Farmers, consumers, store owners fight raw milk ban
(Waterbury Republican-American, CT)
By BRIGITTE RUTHMAN
food store owners and consumers have banded together to try and stop the
state from removing raw milk from retail store shelves.
The new Connecticut Farmstead Dairy Alliance was formed in the aftermath of
discussions in February when legislators considered a bill, endorsed by the
state Department of Agriculture, that would have tightened restrictions on
raw milk sales and banned retail sales to assure a safe supply.
The bill did not gain enough support to be put to a vote. With the support of
Agriculture Commissioner and Winsted native F. Philip Prelli, it is expected
to resurface someday.
Farmers say it could limit raw milk sales to those within traveling distance
of farms that sell it, and make it harder for the dairy industry to survive
against rising costs and shrinking profits. The popularity of raw milk offers
dairy farmers another option, one that can be more profitable.
Just as Prohibition pushed alcohol sales into illegal and unregulated territory,
a raw milk ban would create a black market, they say.
Prelli told legislators in February the new rules were prompted, in part, by
a July outbreak of E. coli that sickened seven people in the Granby area. Raw
milk is inherently risky, he said, no matter how carefully it is collected.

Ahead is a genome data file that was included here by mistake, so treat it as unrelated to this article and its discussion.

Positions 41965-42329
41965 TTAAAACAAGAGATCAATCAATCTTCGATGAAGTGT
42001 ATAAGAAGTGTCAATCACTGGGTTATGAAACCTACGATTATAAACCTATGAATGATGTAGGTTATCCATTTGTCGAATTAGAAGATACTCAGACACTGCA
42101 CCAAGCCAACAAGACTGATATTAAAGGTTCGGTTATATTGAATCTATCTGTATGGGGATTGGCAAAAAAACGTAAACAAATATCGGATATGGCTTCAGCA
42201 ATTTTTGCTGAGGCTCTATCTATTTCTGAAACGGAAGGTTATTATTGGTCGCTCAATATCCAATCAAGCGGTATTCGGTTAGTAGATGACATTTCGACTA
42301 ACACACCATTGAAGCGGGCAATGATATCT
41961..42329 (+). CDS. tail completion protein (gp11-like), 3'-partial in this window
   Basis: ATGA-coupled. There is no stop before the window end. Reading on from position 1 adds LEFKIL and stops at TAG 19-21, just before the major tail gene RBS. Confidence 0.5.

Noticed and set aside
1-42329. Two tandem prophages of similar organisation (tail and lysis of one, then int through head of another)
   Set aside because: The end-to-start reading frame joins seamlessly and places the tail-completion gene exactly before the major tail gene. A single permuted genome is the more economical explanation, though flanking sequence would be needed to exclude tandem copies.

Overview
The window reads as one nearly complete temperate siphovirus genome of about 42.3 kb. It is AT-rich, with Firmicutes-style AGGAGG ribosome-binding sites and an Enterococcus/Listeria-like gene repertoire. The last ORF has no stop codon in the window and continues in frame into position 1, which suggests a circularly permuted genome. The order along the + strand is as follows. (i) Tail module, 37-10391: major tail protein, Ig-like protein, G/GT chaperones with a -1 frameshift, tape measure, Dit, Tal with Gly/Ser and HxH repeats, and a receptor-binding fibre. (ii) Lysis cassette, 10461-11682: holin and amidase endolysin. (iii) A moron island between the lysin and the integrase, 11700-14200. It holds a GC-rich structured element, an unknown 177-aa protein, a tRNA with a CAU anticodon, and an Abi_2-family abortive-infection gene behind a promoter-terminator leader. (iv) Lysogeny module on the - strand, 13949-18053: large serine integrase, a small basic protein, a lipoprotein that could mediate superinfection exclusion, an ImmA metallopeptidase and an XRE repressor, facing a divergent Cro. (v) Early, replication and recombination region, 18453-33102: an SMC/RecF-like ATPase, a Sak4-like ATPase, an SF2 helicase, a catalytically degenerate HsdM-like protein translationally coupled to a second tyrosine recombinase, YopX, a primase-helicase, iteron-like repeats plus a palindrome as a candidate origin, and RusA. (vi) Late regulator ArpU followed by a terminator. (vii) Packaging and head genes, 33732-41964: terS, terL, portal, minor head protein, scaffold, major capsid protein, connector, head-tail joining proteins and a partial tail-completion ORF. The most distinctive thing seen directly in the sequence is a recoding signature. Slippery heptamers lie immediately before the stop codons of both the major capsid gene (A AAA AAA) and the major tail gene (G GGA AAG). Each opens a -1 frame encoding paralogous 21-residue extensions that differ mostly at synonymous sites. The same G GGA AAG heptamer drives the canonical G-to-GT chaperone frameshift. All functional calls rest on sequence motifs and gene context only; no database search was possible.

"There is a reason why we have been pasteurizing milk for more than 50
years," he said. "Before that, 25 percent of food illnesses came
from milk products, and that number is now down to one percent. It's one
thing to go to the farm and make a decision and effort to buy raw milk and
another to buy it in the store where it is presumed safe."
More attention is currently given to monitor health and safety standards at
the state's 14 farms that produce raw milk than the 150 others that send
their milk to be heated and churned to kill bacteria and increase shelf live,
processes known as homogenization and pasteurization.
The Alliance, which has a steering committee of seven, is working to develop
a manual of management practices for farmers and to educate consumers. A Web
site is planned. The group will also serve as a voice in Hartford for the
state's 14 licensed raw milk producers, a number that is expected to grow as
interest in community supported agriculture and locally grown produce